|Trump’s White House admits shutdown is having far worse impact on economy than originally anticipated|
As Democrats and Republicans clash over Donald Trump’s demands for $5.7bn in funding for a southern border wall, the president's Council of Economic Advisers has acknowledged the government shutdown will have a far worse impact on economic growth than anticipated. The agency — which advises the president on matters of economic policy — revealed in its latest analysis the shutdown could force the US economy to contract, meaning a drop in national output, along with declines in real personal income and industrial production. The loss in economic growth will nearly double what the council had predicted in its original estimates.
|Mexican president took $100 mln drug bribe, trial hears|
Former Mexican President Enrique Pena Nieto accepted a $100 million bribe from drug lord Joaquin "El Chapo" Guzman, a former collaborator told the kingpin's trial. Alex Cifuentes, a Colombian who is now collaborating with US prosecutors in the Chapo trial, made the statement under examination from defense attorney Jeffrey Lichtman. "Mr. Guzman paid a bribe of $100 million to President Pena Nieto,?" the lawyer asked.
|Turkish prosecutor seeks extradition of NBA's Kanter over Gulen links: Anadolu|
Turkish prosecutors are seeking the extradition of New York Knicks center Enes Kanter over his links to the U.S.-based cleric accused of orchestrating a failed coup in 2016, state-owned Anadolu news agency said. Kanter, a vocal critic of President Tayyip Erdogan, was indicted by a Turkish court last year over alleged membership of an "armed terrorist group" after being contacted repeatedly by people close to Islamic preacher Fethullah Gulen. Anadolu said on Tuesday prosecutors had sought the issue of a "red notice" for Kanter, an Interpol request to locate and provisionally arrest an individual pending extradition.
|What to Know About the 2020 Toyota Supra|
It's the return of the almighty Supra, but this Japanese car has a German flair.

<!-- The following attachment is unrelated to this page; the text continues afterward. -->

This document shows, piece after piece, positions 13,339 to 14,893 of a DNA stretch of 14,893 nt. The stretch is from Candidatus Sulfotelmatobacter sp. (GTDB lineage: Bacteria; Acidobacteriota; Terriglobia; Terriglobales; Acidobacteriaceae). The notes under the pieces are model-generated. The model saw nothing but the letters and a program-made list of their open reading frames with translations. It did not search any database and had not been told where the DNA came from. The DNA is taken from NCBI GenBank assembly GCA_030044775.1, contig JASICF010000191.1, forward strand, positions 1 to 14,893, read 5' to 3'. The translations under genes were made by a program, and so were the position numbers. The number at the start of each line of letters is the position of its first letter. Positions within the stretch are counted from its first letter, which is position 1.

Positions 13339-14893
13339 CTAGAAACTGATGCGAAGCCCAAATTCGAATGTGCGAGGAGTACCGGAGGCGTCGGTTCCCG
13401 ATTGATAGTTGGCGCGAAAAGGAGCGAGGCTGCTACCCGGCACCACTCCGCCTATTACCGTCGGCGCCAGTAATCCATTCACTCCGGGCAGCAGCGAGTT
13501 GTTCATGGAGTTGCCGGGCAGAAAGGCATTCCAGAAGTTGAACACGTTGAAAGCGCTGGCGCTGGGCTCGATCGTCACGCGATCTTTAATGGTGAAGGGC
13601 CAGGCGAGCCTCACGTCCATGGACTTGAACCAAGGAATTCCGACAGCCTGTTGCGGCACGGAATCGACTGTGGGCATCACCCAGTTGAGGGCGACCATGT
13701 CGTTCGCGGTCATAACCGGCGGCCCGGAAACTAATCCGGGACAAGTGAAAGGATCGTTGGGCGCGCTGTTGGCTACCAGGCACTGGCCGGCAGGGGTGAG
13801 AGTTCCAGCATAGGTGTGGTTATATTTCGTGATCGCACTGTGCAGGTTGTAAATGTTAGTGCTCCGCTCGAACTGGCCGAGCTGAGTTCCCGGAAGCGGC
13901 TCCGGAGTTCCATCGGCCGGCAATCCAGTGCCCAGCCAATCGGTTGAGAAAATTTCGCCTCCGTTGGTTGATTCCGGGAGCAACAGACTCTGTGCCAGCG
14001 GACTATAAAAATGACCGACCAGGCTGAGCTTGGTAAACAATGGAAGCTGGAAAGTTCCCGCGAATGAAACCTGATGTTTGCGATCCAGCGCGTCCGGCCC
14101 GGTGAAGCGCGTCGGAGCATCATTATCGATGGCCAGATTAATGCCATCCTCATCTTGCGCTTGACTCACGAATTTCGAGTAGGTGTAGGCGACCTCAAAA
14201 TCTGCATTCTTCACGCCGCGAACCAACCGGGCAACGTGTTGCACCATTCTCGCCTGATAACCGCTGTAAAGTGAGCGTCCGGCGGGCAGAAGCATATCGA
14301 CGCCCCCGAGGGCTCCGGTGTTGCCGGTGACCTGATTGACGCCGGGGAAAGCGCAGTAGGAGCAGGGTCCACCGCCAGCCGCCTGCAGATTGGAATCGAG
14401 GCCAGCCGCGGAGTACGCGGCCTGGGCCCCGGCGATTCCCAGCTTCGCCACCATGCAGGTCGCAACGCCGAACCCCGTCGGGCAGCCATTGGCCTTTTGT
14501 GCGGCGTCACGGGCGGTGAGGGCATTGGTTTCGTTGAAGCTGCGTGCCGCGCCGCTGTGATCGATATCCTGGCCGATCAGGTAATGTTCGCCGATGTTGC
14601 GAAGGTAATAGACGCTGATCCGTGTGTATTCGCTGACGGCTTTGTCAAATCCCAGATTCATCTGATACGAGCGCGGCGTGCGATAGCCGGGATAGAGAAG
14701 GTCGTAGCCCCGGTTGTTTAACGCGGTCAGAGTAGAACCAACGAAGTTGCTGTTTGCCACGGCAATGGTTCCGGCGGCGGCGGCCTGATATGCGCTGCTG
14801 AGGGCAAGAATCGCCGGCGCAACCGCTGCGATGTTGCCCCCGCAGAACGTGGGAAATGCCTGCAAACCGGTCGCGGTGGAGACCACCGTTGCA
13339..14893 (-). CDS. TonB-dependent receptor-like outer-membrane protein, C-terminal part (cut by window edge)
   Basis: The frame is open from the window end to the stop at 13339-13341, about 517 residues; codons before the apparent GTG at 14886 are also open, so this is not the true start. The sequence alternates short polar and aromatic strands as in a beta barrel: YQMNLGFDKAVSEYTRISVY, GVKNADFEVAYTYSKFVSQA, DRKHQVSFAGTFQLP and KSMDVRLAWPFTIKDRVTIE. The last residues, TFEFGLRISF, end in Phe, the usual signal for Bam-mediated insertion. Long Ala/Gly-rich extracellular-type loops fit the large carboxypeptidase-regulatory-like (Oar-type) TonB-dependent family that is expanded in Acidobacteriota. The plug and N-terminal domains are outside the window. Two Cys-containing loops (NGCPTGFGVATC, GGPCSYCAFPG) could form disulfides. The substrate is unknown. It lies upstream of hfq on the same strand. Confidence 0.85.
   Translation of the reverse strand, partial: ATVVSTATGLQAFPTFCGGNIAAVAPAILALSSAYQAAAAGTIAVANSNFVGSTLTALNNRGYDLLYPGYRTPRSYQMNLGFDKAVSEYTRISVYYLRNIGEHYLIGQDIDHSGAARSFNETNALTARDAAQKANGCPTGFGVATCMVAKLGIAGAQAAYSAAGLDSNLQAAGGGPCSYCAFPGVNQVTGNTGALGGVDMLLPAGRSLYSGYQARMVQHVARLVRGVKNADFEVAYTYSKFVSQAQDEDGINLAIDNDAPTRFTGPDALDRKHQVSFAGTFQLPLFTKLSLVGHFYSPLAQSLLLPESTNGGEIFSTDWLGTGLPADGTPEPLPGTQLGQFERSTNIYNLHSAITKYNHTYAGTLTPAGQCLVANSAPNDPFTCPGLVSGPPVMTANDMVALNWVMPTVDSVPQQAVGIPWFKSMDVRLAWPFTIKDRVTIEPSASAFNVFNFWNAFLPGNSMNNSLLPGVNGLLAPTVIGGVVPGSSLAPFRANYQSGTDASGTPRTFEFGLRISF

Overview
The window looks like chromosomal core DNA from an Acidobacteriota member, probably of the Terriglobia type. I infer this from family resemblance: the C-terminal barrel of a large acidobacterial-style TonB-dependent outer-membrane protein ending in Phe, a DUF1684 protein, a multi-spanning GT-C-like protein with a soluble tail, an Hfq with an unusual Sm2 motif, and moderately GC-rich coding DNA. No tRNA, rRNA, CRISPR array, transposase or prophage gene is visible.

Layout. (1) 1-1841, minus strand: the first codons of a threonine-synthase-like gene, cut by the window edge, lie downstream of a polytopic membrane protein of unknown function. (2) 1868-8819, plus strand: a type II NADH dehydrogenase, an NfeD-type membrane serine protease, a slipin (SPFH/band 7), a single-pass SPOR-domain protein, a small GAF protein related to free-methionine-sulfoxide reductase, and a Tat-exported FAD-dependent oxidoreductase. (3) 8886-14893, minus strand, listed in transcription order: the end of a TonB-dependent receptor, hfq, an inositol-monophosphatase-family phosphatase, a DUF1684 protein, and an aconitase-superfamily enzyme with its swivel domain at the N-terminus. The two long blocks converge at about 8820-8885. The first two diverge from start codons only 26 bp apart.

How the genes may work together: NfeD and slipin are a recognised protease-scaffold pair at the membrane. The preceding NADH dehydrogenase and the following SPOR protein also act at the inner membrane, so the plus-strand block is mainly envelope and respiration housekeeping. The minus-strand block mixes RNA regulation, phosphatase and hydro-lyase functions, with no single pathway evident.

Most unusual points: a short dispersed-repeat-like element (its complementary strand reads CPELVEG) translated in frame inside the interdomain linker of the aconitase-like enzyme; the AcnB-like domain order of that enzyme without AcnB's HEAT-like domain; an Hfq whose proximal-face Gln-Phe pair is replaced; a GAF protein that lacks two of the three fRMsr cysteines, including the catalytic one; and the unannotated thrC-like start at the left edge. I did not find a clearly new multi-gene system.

|How to Avoid Common Car-Seat Installation Mistakes|
A toddler, still strapped into a car safety seat, survived a fall out of a moving vehicle this week on a Minnesota road—providing a chilling reminder of the importance of proper car seat installa...
|Get ready: Taco Bell's Nacho Fries are coming back January 24|
It's been nearly a year since Taco Bell released its popular Nacho Fries nationwide. The menu item returns January 24.
|Congressional Democrats move to stop U.S. Census citizenship question|
Democrats in the U.S. Congress on Wednesday were moving ahead with legislation to prevent the Trump administration from adding a citizenship question to the 2020 Census, following a court decision this week blocking inclusion of such information. Representative Carolyn Maloney, a senior Democrat on the House Oversight and Government Reform Committee, told reporters that she is re-introducing her bill, which was ignored by Republicans in 2017-2018 when they controlled the House of Representatives.
|Markets Right Now: Banks lead stock gains on Wall Street|
NEW YORK (AP) — The latest on developments in financial markets (all times local):
|'Blockbuster' storm heads east, could drop 40 inches of snow. Then an Arctic blast will freeze 200 million|
Mudslides and flooding closed roads in California as heavy rains and snow were forecast.
|Giuliani Can't Say No One Colluded, Only That Trump Didn't|
“I never said there was no collusion between the campaign, or people in the campaign,” Giuliani said during an interview on CNN’s “Cuomo Prime Time” show Wednesday night. “I said the president of the United States. There is not a single bit of evidence the president of the United States committed the only crime you can commit here, conspiring with the Russians to hack the DNC,” he added, referring to the Democratic National Committee.
|US government shutdown muddles Canada trade tallies|